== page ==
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EXPORT OF MICRO-ENTREPRENEURS.

Worked in a consulting and financial company. He learned everything necessary and launched on his own. With 27 years, Sandra Felsenstein, saw a niche that led her to the pages of the prestigious Financial Times.

During years, an athlete embraced the recognition not only when a medal was hung around his neck but also when his face became the cover of the magazine El Gráfico. A milestone that, in addition to resembling a caress to the ego, it was almost a confirmation of a well-taken path. This same, although in the business world, it happened - and it happens- for those entrepreneurs who manage to take their name and history to the pages of the Financial Times, one of the most important and influential economic newspapers in the world. Sandra Felsenstein can boast about that, an industrial engineer from 27 years Dinka created, a firm that is responsible for nuclearing a small group of designers and craftsmen to achieve, in exchange for a sales commission, that they can open markets abroad for their contemporary jewelry products, accessories and clothing.

“This was a niche, something no one was doing. Exporters are interested in other types of products, with high returns and large quantities. And designers want their products to be outside, but they want to avoid it - for fear of getting involved in some tax or legal problem or for promising something that they cannot fulfill later- all that part that involves export and marketing. The idea, from Dinka, is dealing with that stage of the chain”, explains Felsenstein to Clarín.com.

It happens that the 30 providers Dinka works with so far are one-person or two-and three-person ventures, at most. And are there no government entities that also deal with that? “There are, but they don't do all the work for you. The quote, the shipment, customer search, the craftsman has to make them. A little for that the company arose”, responds the former employee of the financial Johnson & Johson.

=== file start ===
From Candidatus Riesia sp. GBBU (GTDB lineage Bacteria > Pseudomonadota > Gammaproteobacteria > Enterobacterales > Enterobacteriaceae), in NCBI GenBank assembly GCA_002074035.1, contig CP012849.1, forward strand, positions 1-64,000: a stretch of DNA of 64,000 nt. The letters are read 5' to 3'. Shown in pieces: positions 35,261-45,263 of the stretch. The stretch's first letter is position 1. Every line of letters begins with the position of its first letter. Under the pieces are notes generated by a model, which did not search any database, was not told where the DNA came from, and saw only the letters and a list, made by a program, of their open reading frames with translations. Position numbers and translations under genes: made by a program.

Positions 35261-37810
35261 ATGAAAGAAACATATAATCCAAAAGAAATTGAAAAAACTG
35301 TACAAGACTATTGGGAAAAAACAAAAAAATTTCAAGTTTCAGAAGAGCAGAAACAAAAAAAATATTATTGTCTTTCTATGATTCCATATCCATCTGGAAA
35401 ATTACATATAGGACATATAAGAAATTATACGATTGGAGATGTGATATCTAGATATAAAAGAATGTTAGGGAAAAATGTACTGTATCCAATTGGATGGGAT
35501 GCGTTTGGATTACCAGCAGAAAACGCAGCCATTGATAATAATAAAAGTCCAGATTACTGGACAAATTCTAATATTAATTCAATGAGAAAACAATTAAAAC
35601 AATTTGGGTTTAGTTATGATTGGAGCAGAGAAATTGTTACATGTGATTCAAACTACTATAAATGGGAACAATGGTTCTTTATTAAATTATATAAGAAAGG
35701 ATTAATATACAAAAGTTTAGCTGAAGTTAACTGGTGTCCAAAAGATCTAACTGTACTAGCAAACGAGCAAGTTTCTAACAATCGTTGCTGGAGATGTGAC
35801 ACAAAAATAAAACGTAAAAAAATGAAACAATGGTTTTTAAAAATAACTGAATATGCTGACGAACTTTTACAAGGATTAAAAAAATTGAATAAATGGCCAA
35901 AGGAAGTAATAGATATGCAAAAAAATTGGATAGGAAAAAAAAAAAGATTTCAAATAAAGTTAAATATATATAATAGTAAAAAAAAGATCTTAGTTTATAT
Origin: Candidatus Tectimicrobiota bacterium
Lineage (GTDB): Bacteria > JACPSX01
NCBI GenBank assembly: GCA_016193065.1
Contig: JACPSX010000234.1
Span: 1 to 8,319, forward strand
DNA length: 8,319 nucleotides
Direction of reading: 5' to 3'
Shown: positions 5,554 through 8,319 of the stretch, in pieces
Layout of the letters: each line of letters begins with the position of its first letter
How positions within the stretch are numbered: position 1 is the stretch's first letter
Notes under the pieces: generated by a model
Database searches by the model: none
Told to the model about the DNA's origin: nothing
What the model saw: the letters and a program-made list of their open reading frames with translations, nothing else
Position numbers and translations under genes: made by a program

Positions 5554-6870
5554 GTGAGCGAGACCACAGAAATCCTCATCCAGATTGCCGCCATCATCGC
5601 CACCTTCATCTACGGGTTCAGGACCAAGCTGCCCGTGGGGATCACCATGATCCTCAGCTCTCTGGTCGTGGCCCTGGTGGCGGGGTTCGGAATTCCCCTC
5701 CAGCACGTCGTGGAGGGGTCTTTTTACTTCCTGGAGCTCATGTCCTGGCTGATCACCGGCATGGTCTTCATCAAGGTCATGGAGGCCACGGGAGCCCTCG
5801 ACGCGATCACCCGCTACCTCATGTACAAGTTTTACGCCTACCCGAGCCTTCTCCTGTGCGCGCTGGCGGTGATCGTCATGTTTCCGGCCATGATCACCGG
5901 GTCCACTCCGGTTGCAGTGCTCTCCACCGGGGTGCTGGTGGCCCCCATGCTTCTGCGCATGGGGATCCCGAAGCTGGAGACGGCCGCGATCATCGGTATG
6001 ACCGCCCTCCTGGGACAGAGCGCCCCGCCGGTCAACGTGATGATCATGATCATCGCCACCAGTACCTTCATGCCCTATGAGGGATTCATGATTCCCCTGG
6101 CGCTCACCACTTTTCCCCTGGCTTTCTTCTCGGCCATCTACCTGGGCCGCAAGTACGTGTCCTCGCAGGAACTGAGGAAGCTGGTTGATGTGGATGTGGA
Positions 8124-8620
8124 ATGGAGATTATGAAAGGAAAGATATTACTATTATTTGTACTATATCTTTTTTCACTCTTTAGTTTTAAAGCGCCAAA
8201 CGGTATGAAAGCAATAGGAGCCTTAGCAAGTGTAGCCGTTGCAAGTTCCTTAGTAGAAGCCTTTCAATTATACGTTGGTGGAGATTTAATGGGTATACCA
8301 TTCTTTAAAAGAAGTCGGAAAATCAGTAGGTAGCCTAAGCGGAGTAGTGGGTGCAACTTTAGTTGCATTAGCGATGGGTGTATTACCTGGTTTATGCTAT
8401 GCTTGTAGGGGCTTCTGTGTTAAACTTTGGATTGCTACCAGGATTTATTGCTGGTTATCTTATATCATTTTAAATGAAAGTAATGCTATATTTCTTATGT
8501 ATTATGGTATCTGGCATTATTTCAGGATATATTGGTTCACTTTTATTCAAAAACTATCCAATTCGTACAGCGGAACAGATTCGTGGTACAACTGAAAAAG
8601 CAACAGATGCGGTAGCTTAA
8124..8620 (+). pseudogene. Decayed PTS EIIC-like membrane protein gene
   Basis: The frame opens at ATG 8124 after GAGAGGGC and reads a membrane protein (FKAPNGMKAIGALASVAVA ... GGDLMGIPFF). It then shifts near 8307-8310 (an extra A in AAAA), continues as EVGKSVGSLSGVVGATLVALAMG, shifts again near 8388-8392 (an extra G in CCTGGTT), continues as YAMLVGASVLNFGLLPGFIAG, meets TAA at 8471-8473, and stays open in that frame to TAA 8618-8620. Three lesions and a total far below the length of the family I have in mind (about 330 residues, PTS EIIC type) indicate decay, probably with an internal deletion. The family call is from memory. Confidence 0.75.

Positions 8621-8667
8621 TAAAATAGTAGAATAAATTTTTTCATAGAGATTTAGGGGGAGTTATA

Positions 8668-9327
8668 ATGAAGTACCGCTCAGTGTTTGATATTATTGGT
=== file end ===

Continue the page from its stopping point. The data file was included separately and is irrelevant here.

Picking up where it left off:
Since its inception, a year ago, the firm achieved sales for 20 thousand dollars and that the pool of artisans entered Peru, Ecuador and Chile. “Now we are starting to work more with the United States, where we reached an agreement with a retailer in Texas. The goal for this year is to reach Europe”, add, while ensuring that “Argentina is considered a country with very good design, of original creations”.

Regarding the obstacles you face, Sandra Felsenstein states that “a lot of investment in marketing is necessary. Advertising a brand in Europe has other costs. It also involves travel, stays and parades to meet customers. Like any investment, at first it's complicated”. Nevertheless, the young businesswoman dreams that in the coming years the turnover will reach one hundred thousand dollars.

To your suppliers, Do you encourage them to produce what they ask of you or what you think can go better?

The important thing is to maintain the essence of each designer. As they are works of art, they have to be born from who is making them. Sometimes we advise them, if they ask for the variation of a piece or if they really like a material somewhere, they do. But we don't change the style of every jeweler or designer. Yes we seek, within the artisan that is everything, standardize them a little bit to simplify the order and so it can be repeated.

What makes you think that thirty is the ideal number of providers?

I don't know if it's the ideal number, But for now, it's a good number and it's the one we can handle. The idea is not to create a mega company overnight either, because that's when the problems arise. It seems to me that we are in a number that allows us to have a wide offer, without overflowing. We are 4 persons: a capitalist partner and two other people who work but are not associated.

Is the production cost less here than in other countries?

Definitely. In Europe they look for us to have a good design and at an affordable price. In Latin America we are not so accessible, but there are clients who can face it because they see us as an extraordinary design site.

Weren't you calmer, with less problems, at the financial or consulting firm where you worked?

I was always interested in having my own business. When thinking about the industries that I like, like design and fashion, I realized that there was a niche and I thought it was good to join in without designing. And so I started coordinating a whole group of designers from the commercial and financial side, which is the one I know the most.